Real credit for translating the concept of cooperative societies into practice should go to Maharaja Hari Singh who in early 1940s toyed with the idea and also practically established cooperative societies in the State. It is a different story that the scope and strength of these societies was limited at that time. These essentially were meant to give some small financial support to the peasants and petty shopkeepers to cull out a living.
However, after the establishment of popular rule, the cooperative society mechanism received much support and impetus to the extent that the State Government has now a full-fledged Cooperative Department. Its function and scope both have widened extensively and it has become one of the important economic components of the State and the social welfare programme. We have two Acts in force at present, namely Jammu and Kashmir Cooperative Societies Act, 1989 and J&K Self Reliant Cooperative Societies Act, 1999. The cooperative societies are run in accordance with these two Acts in force. However, it was felt by the Legislative Assembly and also the Government that these Acts needed some revision and amendment so as to make them commensurate with the needs of today. Nearly a year ago, the Government announced that fresh legislation was on the anvil to streamline the cooperative societies to make them more effective. Consequently, the Government constituted a Committee with the terms of reference that it examines the existing Acts and deliberates on their scope and reach to meet the present day requirements. The Committee was supposed to submit its report within a stipulated time so that the Government would examine the suggestions and then take a decision of what legislations are needed to make effective. More than 11 months have passed and the Committee has not been able to finalize its study and report. Nobody can say when this will be possible for them to do.
Additionally, elections have not been held for the Managing Committee of Jammu and Kashmir Cooperative Supply and Marketing Federation Limited (JAKFED), an apex level cooperative federation, during the past over one decade despite the fact that elections are mandatorily required to be conducted by the Cooperatives Department after every three year.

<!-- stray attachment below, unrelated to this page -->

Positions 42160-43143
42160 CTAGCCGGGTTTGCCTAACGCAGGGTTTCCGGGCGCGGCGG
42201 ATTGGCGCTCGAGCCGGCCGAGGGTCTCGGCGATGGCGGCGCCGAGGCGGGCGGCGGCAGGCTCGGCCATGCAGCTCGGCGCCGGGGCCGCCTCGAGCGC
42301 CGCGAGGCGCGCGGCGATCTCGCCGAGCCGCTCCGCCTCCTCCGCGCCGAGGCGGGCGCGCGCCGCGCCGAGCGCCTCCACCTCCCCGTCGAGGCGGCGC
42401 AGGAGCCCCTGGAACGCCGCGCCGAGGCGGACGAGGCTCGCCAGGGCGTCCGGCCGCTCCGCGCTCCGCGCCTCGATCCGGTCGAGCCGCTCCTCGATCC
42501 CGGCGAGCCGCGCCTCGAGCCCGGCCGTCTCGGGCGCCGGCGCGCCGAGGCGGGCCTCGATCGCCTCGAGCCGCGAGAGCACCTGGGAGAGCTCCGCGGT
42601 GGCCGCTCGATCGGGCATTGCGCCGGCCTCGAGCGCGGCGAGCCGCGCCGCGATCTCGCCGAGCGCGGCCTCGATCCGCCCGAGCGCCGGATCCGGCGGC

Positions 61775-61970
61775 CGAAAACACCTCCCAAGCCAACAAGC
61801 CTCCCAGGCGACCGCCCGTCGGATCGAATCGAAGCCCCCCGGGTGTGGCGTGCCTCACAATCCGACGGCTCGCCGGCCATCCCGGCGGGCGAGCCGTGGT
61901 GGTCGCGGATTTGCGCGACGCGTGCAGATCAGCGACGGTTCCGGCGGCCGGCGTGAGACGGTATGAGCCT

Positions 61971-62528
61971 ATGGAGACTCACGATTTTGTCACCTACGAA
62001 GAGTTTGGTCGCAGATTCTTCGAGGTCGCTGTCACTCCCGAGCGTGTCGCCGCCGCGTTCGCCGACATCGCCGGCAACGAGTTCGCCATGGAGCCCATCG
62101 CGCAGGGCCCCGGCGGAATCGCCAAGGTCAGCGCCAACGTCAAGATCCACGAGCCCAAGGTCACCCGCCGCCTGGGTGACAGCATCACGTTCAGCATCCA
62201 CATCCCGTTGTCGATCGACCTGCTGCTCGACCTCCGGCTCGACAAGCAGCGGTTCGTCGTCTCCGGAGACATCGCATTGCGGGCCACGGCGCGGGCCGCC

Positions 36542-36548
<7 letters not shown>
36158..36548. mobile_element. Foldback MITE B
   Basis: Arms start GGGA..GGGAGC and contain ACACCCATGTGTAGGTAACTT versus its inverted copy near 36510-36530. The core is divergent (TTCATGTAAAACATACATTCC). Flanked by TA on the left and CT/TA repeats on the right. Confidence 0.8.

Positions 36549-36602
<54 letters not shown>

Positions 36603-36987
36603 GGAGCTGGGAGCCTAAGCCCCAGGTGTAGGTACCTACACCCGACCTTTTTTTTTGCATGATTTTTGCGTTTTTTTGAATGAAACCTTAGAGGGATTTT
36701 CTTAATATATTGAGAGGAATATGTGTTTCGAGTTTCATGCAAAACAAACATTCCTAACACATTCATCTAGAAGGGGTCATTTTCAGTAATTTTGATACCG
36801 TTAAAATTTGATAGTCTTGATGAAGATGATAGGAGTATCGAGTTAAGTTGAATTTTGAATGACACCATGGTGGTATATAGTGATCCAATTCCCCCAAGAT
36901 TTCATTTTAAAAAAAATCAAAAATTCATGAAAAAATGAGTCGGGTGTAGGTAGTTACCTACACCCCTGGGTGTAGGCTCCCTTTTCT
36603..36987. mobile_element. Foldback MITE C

Out of 3000 registered cooperative societies in Jammu and Kashmir only 988 are functioning at present while remaining are lying defunct. The reason is that there are certain provisions in the Acts that may not be met in given circumstances and these need to be redrawn. When the Committee has failed to give its assessment of the existing status of the Acts and has not so far submitted any suggestions for improvement, the question of making the dysfunctional societies active is somewhat difficult.
Why has the Committee failed to submit its report despite a gap of eleven months? It reflects Government’s non-seriousness towards the important issues like the one in hand. Unless the concerned agencies cast aside lethargy and respond to the call of the hour, the cooperative societies may not prove as beneficial as these are supposed to prove. We, therefore, strongly recommend that the Government should direct the Committee to expedite the matter of reporting on the current situation of cooperative societies and also make clear cut recommendations about what should be done to improve their functionality. The Government must identify the elements that are creating hurdles in the revival of dysfunctional cooperative societies or in bringing about changes and amendments in the existing Acts that ultimately prove detrimental to the interests of the people who are the beneficiaries of the cooperative movement in the state.